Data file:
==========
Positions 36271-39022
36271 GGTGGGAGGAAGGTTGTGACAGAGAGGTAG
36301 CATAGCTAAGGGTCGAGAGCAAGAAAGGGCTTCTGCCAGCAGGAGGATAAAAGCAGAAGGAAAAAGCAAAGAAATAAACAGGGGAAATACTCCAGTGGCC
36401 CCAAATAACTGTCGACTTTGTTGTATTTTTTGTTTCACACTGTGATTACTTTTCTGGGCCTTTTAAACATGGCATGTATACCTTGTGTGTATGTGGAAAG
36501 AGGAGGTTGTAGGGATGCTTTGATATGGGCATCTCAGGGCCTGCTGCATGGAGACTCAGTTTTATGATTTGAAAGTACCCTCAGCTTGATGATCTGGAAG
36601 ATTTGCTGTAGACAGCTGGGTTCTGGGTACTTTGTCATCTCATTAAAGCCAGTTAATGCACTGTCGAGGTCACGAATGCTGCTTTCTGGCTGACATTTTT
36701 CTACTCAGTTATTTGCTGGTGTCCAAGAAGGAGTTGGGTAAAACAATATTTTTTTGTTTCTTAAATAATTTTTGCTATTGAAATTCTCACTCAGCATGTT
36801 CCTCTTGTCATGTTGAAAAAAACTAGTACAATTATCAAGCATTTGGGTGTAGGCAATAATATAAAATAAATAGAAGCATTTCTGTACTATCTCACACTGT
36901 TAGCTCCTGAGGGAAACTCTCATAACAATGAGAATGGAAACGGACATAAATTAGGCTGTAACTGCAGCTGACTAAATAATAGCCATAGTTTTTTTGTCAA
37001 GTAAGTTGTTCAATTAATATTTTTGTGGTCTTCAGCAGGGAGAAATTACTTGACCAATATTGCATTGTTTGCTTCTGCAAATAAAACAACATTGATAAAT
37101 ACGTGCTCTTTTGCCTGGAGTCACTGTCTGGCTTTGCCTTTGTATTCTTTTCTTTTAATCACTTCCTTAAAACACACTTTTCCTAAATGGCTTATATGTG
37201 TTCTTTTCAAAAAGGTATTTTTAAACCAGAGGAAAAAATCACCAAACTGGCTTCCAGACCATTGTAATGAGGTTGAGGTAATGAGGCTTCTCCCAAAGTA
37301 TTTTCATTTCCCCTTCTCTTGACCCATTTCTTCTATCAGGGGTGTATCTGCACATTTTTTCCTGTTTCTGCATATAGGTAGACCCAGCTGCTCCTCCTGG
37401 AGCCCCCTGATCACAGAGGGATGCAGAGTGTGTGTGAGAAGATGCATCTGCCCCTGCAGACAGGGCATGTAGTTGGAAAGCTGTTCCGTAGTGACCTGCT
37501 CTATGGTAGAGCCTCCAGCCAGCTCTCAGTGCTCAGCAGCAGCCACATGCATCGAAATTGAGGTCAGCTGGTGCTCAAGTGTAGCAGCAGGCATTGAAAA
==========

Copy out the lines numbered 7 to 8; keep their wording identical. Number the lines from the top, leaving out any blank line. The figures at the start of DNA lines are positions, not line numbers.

36701 CTACTCAGTTATTTGCTGGTGTCCAAGAAGGAGTTGGGTAAAACAATATTTTTTTGTTTCTTAAATAATTTTTGCTATTGAAATTCTCACTCAGCATGTT
36801 CCTCTTGTCATGTTGAAAAAAACTAGTACAATTATCAAGCATTTGGGTGTAGGCAATAATATAAAATAAATAGAAGCATTTCTGTACTATCTCACACTGT